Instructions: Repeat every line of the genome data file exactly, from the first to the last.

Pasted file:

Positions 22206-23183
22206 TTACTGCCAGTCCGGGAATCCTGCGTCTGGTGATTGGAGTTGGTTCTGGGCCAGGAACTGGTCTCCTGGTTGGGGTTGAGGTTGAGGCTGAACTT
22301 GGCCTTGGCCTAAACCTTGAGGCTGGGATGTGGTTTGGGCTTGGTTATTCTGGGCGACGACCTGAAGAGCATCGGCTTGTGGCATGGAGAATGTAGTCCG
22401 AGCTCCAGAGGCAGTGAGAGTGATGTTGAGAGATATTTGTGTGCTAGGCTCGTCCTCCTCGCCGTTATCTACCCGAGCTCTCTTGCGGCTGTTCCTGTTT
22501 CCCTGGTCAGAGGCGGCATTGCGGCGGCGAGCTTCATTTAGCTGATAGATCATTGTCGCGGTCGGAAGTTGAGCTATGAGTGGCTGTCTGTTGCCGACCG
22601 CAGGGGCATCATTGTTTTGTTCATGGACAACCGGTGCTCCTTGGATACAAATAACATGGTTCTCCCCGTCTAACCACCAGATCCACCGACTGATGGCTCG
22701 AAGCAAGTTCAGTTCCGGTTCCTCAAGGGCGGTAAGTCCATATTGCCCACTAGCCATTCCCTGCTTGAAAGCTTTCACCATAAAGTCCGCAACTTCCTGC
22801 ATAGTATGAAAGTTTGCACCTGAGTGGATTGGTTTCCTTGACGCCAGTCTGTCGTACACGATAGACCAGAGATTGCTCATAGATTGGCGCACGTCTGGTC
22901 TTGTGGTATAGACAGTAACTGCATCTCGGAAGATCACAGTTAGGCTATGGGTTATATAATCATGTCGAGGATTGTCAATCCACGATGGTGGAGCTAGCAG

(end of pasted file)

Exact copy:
Positions 22206-23183
22206 TTACTGCCAGTCCGGGAATCCTGCGTCTGGTGATTGGAGTTGGTTCTGGGCCAGGAACTGGTCTCCTGGTTGGGGTTGAGGTTGAGGCTGAACTT
22301 GGCCTTGGCCTAAACCTTGAGGCTGGGATGTGGTTTGGGCTTGGTTATTCTGGGCGACGACCTGAAGAGCATCGGCTTGTGGCATGGAGAATGTAGTCCG
22401 AGCTCCAGAGGCAGTGAGAGTGATGTTGAGAGATATTTGTGTGCTAGGCTCGTCCTCCTCGCCGTTATCTACCCGAGCTCTCTTGCGGCTGTTCCTGTTT
22501 CCCTGGTCAGAGGCGGCATTGCGGCGGCGAGCTTCATTTAGCTGATAGATCATTGTCGCGGTCGGAAGTTGAGCTATGAGTGGCTGTCTGTTGCCGACCG
22601 CAGGGGCATCATTGTTTTGTTCATGGACAACCGGTGCTCCTTGGATACAAATAACATGGTTCTCCCCGTCTAACCACCAGATCCACCGACTGATGGCTCG
22701 AAGCAAGTTCAGTTCCGGTTCCTCAAGGGCGGTAAGTCCATATTGCCCACTAGCCATTCCCTGCTTGAAAGCTTTCACCATAAAGTCCGCAACTTCCTGC
22801 ATAGTATGAAAGTTTGCACCTGAGTGGATTGGTTTCCTTGACGCCAGTCTGTCGTACACGATAGACCAGAGATTGCTCATAGATTGGCGCACGTCTGGTC
22901 TTGTGGTATAGACAGTAACTGCATCTCGGAAGATCACAGTTAGGCTATGGGTTATATAATCATGTCGAGGATTGTCAATCCACGATGGTGGAGCTAGCAG